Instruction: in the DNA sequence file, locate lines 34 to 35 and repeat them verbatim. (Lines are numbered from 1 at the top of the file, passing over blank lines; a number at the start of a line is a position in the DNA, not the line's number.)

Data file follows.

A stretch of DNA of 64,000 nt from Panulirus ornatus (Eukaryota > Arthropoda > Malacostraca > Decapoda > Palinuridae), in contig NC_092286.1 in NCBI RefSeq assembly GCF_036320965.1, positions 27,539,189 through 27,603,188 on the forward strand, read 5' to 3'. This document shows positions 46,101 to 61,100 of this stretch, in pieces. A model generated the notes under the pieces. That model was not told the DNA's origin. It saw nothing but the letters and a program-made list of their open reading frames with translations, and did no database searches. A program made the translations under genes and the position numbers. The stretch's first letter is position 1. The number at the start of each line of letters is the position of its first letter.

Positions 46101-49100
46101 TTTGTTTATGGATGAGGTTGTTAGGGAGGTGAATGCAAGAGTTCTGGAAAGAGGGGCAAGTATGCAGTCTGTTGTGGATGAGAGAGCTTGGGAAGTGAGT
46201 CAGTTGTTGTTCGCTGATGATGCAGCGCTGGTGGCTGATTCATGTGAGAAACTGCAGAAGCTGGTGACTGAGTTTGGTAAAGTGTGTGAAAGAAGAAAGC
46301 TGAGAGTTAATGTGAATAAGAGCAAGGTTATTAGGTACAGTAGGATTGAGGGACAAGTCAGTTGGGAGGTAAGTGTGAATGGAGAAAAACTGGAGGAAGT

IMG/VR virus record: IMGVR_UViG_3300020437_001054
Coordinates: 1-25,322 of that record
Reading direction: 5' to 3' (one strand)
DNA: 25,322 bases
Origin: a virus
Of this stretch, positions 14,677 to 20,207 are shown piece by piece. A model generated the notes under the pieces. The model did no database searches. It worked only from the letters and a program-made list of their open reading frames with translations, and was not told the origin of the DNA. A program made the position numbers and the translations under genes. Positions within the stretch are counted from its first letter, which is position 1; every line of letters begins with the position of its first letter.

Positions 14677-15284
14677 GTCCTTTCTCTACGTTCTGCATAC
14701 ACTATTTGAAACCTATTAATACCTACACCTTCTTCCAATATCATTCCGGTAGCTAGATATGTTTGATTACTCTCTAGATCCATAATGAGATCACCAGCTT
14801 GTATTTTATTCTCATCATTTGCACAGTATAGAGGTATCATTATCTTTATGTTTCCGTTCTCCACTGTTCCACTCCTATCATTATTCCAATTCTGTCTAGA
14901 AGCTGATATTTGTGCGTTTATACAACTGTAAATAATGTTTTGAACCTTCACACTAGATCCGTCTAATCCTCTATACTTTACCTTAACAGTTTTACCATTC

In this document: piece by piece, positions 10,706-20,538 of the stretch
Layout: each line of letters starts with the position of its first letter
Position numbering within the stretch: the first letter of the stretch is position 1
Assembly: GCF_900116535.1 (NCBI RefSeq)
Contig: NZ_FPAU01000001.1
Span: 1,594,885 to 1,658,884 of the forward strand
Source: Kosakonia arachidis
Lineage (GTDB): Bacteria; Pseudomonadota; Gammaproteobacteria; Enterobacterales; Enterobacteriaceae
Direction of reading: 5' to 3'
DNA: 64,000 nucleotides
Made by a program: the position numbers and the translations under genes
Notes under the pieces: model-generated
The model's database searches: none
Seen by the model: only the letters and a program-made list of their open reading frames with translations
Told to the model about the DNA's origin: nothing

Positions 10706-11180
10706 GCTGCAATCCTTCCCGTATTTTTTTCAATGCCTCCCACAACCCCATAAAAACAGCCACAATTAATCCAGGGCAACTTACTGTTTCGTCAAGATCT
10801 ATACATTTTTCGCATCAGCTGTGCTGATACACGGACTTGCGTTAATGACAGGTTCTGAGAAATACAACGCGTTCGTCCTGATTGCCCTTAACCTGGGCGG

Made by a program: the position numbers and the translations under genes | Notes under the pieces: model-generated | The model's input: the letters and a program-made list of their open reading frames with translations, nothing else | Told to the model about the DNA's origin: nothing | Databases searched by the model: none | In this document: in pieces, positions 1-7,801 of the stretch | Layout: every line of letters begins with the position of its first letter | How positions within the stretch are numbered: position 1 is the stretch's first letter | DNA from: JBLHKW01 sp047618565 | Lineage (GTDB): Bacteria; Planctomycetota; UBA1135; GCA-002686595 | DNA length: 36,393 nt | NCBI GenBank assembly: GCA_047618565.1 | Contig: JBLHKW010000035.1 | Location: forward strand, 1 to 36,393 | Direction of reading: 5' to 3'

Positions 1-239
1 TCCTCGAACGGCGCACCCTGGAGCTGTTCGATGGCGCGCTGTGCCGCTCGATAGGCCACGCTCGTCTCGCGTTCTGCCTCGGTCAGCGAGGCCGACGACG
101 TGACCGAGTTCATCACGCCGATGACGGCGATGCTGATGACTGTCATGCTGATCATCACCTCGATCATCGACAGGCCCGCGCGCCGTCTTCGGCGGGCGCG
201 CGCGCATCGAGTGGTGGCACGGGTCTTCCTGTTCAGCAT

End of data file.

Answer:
10801 ATACATTTTTCGCATCAGCTGTGCTGATACACGGACTTGCGTTAATGACAGGTTCTGAGAAATACAACGCGTTCGTCCTGATTGCCCTTAACCTGGGCGG

Made by a program: the position numbers and the translations under genes | Notes under the pieces: model-generated | The model's input: the letters and a program-made list of their open reading frames with translations, nothing else | Told to the model about the DNA's origin: nothing | Databases searched by the model: none | In this document: in pieces, positions 1-7,801 of the stretch | Layout: every line of letters begins with the position of its first letter | How positions within the stretch are numbered: position 1 is the stretch's first letter | DNA from: JBLHKW01 sp047618565 | Lineage (GTDB): Bacteria; Planctomycetota; UBA1135; GCA-002686595 | DNA length: 36,393 nt | NCBI GenBank assembly: GCA_047618565.1 | Contig: JBLHKW010000035.1 | Location: forward strand, 1 to 36,393 | Direction of reading: 5' to 3'